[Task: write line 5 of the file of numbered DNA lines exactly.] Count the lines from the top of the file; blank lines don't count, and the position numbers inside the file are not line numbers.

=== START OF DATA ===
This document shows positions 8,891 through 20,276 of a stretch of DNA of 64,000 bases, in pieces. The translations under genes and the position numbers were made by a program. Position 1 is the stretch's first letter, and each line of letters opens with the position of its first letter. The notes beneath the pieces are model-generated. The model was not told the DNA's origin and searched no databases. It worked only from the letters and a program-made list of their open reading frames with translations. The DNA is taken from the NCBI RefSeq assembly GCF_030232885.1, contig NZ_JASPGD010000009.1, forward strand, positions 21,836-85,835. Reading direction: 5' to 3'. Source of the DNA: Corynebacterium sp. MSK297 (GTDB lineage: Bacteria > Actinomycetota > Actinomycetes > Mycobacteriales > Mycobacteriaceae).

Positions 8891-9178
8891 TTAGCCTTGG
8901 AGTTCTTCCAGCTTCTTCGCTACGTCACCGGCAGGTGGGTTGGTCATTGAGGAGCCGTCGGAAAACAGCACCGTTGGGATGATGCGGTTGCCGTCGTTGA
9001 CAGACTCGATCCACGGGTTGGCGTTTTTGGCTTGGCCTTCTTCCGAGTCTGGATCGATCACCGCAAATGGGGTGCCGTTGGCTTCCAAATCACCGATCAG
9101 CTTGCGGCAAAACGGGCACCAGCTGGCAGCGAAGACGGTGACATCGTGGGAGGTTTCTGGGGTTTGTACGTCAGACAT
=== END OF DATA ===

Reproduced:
9001 CAGACTCGATCCACGGGTTGGCGTTTTTGGCTTGGCCTTCTTCCGAGTCTGGATCGATCACCGCAAATGGGGTGCCGTTGGCTTCCAAATCACCGATCAG